Frontiers in Environmental Science
Published: September 10, 2019
C-DEBI Contribution Number: 502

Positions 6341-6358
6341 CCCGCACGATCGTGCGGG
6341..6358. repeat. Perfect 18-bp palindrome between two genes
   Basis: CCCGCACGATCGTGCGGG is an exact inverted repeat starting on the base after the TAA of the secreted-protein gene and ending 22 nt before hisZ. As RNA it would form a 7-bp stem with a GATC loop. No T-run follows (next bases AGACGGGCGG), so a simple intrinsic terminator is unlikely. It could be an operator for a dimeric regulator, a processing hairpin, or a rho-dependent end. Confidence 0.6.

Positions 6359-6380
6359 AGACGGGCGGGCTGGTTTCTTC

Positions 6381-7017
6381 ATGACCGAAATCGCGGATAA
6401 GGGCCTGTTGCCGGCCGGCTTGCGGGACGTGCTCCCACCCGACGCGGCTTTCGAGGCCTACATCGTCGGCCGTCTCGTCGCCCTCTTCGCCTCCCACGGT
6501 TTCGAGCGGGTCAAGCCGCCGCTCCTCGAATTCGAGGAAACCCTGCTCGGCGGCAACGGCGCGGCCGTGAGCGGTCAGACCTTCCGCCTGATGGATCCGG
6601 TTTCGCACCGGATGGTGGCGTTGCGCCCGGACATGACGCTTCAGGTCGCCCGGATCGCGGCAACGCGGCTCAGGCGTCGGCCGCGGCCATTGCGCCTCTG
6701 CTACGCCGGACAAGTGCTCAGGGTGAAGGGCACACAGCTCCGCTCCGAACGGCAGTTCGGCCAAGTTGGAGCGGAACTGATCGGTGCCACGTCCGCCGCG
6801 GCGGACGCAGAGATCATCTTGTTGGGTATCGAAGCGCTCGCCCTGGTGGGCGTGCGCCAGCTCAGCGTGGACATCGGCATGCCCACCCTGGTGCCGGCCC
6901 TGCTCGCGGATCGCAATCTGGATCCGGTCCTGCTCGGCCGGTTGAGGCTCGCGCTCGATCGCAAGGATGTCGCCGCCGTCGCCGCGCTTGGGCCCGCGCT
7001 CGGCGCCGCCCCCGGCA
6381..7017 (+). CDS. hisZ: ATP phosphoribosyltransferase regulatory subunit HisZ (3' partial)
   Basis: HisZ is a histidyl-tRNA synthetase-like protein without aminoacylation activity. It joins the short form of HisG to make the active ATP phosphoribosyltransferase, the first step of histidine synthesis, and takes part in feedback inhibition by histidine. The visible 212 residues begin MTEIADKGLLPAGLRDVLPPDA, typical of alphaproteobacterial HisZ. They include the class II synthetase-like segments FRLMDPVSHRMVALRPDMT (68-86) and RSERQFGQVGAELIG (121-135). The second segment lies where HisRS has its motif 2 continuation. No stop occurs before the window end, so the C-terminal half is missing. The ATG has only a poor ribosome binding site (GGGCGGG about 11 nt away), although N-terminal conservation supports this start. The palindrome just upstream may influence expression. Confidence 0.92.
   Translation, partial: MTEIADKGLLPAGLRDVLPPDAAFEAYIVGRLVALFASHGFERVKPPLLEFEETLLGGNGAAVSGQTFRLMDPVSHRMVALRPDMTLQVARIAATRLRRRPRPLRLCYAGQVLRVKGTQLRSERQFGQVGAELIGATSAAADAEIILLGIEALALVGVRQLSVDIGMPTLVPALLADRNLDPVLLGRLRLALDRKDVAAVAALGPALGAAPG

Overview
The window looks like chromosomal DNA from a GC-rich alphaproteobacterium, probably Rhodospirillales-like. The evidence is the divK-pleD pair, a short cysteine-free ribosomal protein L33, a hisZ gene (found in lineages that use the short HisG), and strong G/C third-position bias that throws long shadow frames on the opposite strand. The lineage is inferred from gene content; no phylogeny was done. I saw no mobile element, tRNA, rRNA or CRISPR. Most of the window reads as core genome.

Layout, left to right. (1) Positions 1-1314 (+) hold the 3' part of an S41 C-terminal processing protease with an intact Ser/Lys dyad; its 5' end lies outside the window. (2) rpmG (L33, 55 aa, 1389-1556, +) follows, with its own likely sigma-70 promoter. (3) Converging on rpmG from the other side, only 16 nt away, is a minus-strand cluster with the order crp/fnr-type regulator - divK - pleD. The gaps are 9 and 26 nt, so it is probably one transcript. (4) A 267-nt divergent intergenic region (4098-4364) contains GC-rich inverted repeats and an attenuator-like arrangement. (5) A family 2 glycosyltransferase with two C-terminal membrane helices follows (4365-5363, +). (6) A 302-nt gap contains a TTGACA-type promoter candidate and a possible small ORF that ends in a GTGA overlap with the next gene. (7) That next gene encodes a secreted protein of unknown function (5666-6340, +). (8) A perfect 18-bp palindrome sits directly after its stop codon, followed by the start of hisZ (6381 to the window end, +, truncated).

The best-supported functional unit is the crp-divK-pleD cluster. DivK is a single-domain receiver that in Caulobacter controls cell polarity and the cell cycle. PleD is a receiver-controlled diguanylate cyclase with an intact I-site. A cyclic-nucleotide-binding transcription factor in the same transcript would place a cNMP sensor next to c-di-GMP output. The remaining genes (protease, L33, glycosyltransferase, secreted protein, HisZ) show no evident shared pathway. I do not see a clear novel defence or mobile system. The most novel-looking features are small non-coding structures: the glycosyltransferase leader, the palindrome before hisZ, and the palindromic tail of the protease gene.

Energy is continuously transformed in the environment through the metabolic activities of organisms. Catabolic reactions generate energy (energy-yielding) which are used to fuel anabolic reactions for maintenance and growth (energy-requiring). These transformations of energy (i.e., bioenergetics) underpin most biogeochemical cycles on Earth and allow the delivery of a wide range of life-supporting ecosystem services. It has long been understood that the amount and types of energy available in an environment influence the rates of biological activity and the complexity of interactions in that system. Traditionally, energy fluxes and stocks have not been described in a quantitative manner, and it is not well-understood how physicochemical theorems such as thermodynamic principles are manifested in environmental systems. Theoretical ecological frameworks (Odum, 1969Addiscott, 1995) have suggested that the more complex ecosystems become in terms of their food webs, the more efficient they are, i.e., relatively less energy is wasted when utilizing resources. However, this has not been rigorously tested experimentally, but in recent years, scientists in a number of fields have increasingly shown interest in quantifying how bioenergetics constrain and define ecosystem functioning. For example, organic matter in soils has distinct energetic signatures, e.g., energy densities and activation energies (Barré et al., 2016Williams et al., 2018), and microbial bioenergetics provides empirical data for mechanistic models of carbon turnover in soils, work that is relevant to climate change (Sparling, 1983Herrmann et al., 2014Barros et al., 2016Bölscher et al., 2017). Furthermore, geochemists have quantified the amount of chemolithotrophic energy available for microorganisms in a number of extreme environments to infer the dominant metabolic activities (e.g., McCollom and Shock, 1997Shock et al., 2010Osburn et al., 2014). These activities are challenging to monitor due to their inaccessibility and incredibly slow rates of energy processing. Although all of these efforts represent significant progress in the field of biogeochemistry, bioenergetics analysis of natural systems is still in its infancy. Nonetheless, there is increasing interest in using bioenergetics tools to better characterize biogeochemical cycling in water, soils, and sediments in terrestrial, freshwater, and marine ecosystems.